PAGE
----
Monday, 3 September 2012

Seed Saving

As you're thinking about what kinds of goodies to preserve for the winter, don't forget that you can save your seeds as well so you can cut down on your seed purchasing costs next planting season. There are a few different ways that plants produce seeds so saving seeds can be different for each plant, but there is nothing difficult about saving seeds once you know what you're looking for.

Squash, Melons & Peas

Some plants make it super easy to know how to save their seed. Cantaloupe, watermelon, zucchini, peas and most squashes are pretty straight forward when it comes to seed saving. All you have to do is open them up scoop out the seeds, wash them off and dry them out on a paper plate. The picture above shows the peas separated from their pods.


Others are a bit trickier. Tomatoes come to mind. In order to save tomato seeds you will need to use the following method. Scoop your seeds out and place them in a mason jar with enough water to cover them up well. Place a coffee filter over the top of the jar and secure it with a rubber band. You will need to leave this set to ferment over a few days. This process allows the mucousy covering around the seed to rot away so there is nothing to impede the growth of the seed the following year.

After the jar has set out for a few days you will need to dump the contents into a fine mesh strainer and rinse your seeds to remove all of the pulpy material. Once the seeds are well cleaned place them on a coffee filter on a paper plate to let them dry out before you store them for the winter.

Lettuce & Cole Crops

The last group of seeds that I want to talk to you about was the most daunting for me in the beginning. They include lettuces and cole crops. Don't make the mistake I did of letting these intimidate you! They are super easy to collect, although, you have to be willing to allow for the space and time to let them go to seed.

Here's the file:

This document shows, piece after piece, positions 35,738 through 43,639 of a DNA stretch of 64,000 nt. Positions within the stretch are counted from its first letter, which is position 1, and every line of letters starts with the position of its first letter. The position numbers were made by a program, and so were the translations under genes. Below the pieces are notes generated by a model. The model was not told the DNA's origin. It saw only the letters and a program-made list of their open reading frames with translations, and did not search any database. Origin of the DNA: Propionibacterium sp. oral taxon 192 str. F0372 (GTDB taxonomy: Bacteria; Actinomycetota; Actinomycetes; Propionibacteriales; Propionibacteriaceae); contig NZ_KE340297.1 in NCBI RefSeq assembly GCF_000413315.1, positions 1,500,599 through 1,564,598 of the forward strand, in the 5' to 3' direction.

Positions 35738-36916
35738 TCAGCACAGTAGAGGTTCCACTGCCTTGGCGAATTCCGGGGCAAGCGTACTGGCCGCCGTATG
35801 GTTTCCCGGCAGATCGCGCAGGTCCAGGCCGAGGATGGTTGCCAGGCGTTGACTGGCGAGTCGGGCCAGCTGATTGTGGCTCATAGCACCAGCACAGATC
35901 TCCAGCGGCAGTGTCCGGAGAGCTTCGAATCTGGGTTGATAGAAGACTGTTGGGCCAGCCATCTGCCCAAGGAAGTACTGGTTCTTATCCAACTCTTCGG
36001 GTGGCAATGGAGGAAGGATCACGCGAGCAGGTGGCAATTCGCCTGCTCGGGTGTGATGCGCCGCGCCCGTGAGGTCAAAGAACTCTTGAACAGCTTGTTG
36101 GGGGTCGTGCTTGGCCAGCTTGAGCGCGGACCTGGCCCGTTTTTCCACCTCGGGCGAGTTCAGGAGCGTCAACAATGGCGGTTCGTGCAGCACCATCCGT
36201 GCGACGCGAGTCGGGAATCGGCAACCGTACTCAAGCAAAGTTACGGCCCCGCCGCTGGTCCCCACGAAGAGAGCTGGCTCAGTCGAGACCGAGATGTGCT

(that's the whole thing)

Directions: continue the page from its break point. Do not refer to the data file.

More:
Most lettuces, if allowed to bolt will produce flowers which when allowed to dry will create small seed heads that can be collected and the seeds freed by lightly rolling them between your fingers over a piece of paper. The seeds will drop onto the paper and you can separate them from the rest of the flower to store over the winter. This year I got a bit lazy and instead of pulling things out of the raised beds when the spring season was over I left them in the beds, let them go to seed and put the seeds right back in the ground for the fall season. 

Cole crops are even easier! When they are left to go to seed they will produce seed pods that can be simply plucked from the plant, cracked open and the seeds inside can be collected and saved. The picture below are the seeds pods from our Chinese Cabbage plant. All cole crops will have similar looking pods.

Here are a few tips to remember when starting your personal seed banks.
  • Make sure the seeds you save are heirloom seeds so that you can be sure you will be getting the same plants next year.
  • Label everything! Including the plates, coffee filters and jars you are using to dry your seeds out. Include the type of vegetable, name, year and if you know where it came from originally include that too.
  • There are many templates out there for seed packets so print some off or create your own. Use your imagination to decorate them and include the kids!
  • Talk to your neighbors and friends and let them know what kind of seeds you have and see what seeds they have that they might be willing to trade so that you can add some variety to your garden next year.
  • If possible space different varieties of the same type of vegetable as far apart as possible in order to avoid cross pollination which can create plants that might not be identical to their parent plants.
  • Always gather the best looking seeds from the best vegetables from your crops in order to ensure that you are propagating strong healthy new plants.

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